• Julia Morett-Vij, MS

Returning Back to “Normal”

As this period of quarantine is seemingly coming to an end sometime in the future, or at least there are talks of it coming to an end, I’ve noticed -as I’ve spoken to friends and reflected on my own feelings- that it’s nerve-racking. I want to put out into the universe that anxiety is normal and anticipating change can provoke it!


As we as a society think about transitioning back to “normal”, there are a few things that come to mind.


The first word is acceptance. This word is a tricky one because it sometimes feels like accepting the world around us means relinquishing control. While that may be true, I find acceptance to be a form of how I practice mindfulness! What I mean by this is, accepting things that are out of our control just means there may be one less thing on our plate that we feel the need to change or correct. This can be applied to so many areas of our lives but for now, I want to challenge everyone reading this to work on accepting one thing in their life that they cannot change and be content with the decision to accept it.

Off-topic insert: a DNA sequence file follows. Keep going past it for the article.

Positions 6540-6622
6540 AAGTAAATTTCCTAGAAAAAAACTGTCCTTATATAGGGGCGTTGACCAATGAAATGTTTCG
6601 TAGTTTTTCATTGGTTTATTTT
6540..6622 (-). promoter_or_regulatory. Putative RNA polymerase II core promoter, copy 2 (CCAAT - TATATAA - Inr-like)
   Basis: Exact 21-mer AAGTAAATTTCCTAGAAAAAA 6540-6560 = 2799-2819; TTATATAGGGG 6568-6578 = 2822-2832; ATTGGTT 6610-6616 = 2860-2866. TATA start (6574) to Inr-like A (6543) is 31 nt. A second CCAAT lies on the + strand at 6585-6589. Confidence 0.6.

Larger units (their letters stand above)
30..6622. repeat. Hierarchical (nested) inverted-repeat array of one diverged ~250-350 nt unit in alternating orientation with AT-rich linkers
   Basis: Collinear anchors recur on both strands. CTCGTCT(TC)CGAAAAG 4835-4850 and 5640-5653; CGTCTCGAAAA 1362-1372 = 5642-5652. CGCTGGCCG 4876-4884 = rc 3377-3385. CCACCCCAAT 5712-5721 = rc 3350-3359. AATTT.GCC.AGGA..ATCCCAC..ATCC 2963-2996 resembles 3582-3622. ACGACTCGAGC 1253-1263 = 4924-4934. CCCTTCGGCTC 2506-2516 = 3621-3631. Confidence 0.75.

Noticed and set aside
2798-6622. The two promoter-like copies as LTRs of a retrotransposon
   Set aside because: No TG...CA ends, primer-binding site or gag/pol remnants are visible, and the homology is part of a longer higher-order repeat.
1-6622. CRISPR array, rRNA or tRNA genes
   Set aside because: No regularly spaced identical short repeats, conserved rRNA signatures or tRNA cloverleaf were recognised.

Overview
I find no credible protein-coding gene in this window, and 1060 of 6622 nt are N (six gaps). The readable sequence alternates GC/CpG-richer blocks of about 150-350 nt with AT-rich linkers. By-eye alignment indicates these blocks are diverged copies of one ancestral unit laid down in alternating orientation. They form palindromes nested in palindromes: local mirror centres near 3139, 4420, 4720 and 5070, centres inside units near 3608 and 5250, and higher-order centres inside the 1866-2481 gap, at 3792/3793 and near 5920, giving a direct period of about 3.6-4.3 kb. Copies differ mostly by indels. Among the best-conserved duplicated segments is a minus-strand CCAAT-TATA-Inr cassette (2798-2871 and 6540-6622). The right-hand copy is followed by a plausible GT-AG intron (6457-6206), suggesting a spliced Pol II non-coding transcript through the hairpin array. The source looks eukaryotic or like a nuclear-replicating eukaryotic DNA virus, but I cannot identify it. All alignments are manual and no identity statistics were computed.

The second word is safety. The safety of both mental and our physical health is so important. A question I keep asking myself is, how am I going to keep myself healthy when I start to interact with people in person again? That answer probably looks different for every single one of us. Personally, I’m going to make sure that I do not interact with anyone that feels sick, I’ll wash and sanitize my hands and will probably be wearing a mask for a little while. As for my mental health, one huge thing is creating boundaries. What I mean by that is making sure I do not overextend myself and do things that quite literally suck the energy out of me. As an introvert, returning to social interactions is going to be an adjustment, so I want to assure that I gift myself the space to take it slow.


The third word is comfort. The word comfort is intriguing to me for a few reasons. I find it to be empowering that I am the only one who can determine my comfortability. On the contrary, I’ve noticed and I find it fascinating that when myself or those around me feel out of control, the shared experience is an inability to get comfortable. Putting emphasis on this word brings me back to acceptance, empowerment, and working on finding a way to be content with things that we cannot change at that moment.


All of these concepts or feelings- however one may view it- are a form of understanding ourselves at that moment. Now, everyone has different perceptions and definitions of acceptance, safety, and comfort but one thing we as human beings have in common is the ability to feel those perceptions. I hope you’re able to hold the space you need for any and every feeling that shines through you.


Much Love,

Julia



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